Earlier on this week in the aftermath of the community clean up on the ¾ estate in Vange, we put up a series of posts based on what we experienced and saw. One of those posts was this one berating Basildon Council over their lack of inaction over a ‘temporary’ fence and the accumulation of rubbish behind it: Action? – https://southessexstirrer.wordpress.com/2018/02/17/action/
Well, lo and behold, as you can clearly see from the image above, the rocky, dodgy ‘temporary’ fence and the rubbish behind it has been cleared! We don’t know what buttons were pressed at Basildon Council to get this issue sorted but it has to be said that pressure from the Vange Hill Community Group (VHCG), facilitated by Basildon & Southend Housing Action (BASHA) with some back up from us here at the Stirrer undoubtedly played a significant part. At this point, we’d like to thank all of those involved, particularly the staff on the ground who physically removed the fence and the accumulation of trash behind it – your efforts are greatly appreciated.
Okay, in the grand scheme of things, getting a fence and the rubbish removed is a small victory. It also has to be pointed out that VHCG facilitated by BASHA shouldn’t have to be busting a gut to get Basildon Council to do what should be a routine part of their job. However, a victory is a victory and collectively, we’re taking this one!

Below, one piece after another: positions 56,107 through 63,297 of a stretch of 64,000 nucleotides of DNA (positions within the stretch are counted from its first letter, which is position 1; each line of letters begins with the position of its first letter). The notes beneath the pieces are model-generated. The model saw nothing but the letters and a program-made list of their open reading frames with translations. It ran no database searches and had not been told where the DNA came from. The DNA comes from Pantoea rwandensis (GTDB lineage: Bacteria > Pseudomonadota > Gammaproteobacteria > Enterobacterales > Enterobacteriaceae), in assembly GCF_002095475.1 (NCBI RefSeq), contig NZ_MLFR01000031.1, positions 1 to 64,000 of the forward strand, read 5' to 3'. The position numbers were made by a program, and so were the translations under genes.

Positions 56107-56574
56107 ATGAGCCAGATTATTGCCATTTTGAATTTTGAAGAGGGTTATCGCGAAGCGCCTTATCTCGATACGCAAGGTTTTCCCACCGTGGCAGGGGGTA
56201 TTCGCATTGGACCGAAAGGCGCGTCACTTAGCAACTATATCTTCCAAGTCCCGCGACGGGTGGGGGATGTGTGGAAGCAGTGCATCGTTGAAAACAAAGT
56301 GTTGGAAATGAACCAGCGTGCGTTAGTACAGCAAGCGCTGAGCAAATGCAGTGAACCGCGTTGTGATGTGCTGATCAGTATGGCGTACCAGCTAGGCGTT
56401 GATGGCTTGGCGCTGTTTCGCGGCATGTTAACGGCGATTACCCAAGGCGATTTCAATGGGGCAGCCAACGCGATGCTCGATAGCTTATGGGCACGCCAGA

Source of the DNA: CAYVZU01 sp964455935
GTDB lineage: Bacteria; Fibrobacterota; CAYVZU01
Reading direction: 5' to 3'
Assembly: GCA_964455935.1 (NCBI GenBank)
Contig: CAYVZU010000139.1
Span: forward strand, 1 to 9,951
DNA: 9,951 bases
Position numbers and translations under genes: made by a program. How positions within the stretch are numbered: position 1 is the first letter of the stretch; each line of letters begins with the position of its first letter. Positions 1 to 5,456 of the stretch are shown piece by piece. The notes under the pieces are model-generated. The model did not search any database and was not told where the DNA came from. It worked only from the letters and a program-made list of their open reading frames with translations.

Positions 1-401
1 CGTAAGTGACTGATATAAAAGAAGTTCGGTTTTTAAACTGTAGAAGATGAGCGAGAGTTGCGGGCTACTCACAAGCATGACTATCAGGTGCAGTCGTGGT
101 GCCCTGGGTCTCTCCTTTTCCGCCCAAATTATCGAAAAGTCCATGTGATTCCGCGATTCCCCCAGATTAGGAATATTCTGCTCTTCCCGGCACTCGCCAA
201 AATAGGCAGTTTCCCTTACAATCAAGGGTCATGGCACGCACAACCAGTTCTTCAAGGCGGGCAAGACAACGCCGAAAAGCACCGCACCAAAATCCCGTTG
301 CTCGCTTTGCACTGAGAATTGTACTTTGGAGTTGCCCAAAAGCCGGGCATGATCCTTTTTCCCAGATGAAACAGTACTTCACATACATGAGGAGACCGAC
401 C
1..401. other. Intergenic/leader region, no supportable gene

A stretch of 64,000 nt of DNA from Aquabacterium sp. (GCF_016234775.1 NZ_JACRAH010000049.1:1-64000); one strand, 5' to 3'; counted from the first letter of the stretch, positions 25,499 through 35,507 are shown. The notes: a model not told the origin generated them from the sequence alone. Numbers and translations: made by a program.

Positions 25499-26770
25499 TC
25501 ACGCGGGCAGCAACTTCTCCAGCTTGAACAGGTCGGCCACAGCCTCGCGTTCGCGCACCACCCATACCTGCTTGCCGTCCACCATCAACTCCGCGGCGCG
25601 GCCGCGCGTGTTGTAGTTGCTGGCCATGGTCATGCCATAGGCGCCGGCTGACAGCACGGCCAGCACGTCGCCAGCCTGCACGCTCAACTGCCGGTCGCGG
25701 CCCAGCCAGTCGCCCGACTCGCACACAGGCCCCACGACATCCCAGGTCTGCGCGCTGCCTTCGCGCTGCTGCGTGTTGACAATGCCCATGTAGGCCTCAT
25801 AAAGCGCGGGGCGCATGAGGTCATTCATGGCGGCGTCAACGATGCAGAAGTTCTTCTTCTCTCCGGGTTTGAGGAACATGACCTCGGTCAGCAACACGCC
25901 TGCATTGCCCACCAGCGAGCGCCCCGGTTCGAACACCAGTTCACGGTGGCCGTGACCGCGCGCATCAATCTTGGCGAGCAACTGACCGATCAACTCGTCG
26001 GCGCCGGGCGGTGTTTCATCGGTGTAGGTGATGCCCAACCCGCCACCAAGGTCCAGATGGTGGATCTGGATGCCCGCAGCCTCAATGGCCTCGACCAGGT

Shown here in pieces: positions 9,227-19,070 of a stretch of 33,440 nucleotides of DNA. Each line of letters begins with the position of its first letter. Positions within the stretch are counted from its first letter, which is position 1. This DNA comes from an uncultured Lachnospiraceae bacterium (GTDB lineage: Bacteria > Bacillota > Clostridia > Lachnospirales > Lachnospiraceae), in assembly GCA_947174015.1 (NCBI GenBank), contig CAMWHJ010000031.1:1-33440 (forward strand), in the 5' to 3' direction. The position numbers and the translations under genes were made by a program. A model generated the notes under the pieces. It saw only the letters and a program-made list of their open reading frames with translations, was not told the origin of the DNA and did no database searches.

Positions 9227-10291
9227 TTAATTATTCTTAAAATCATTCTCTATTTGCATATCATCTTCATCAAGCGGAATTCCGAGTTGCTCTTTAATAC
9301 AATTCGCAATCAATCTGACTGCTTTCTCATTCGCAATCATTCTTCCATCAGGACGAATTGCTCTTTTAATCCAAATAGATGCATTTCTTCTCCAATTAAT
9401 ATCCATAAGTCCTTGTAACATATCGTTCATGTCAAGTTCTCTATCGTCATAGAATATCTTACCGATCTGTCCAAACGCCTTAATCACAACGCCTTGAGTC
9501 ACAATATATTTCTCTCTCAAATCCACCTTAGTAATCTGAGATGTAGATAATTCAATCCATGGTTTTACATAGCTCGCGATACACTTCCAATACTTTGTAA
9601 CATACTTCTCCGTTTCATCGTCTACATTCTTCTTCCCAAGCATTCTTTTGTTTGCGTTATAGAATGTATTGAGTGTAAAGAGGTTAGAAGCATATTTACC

There’s a long way to go on the ¾ estate but things are starting to look up and that’s in no small part down to the effort put in by VHCG. All of this goes to show that if a community group shows the determination to stick at it, they can get results and start to turn things around in their neighbourhood. People power and putting on the pressure gets results. If VHCG and their allies stick at it, for the ¾ estate it can only be onwards and upwards…
Lastly, on our sister blog, The Estuary Alternative, here are some thoughts on what could be done with the newly cleared space: Could there be a pocket community garden here? – https://theestuaryalternative.wordpress.com/2018/02/23/could-there-be-a-pocket-community-garden-here/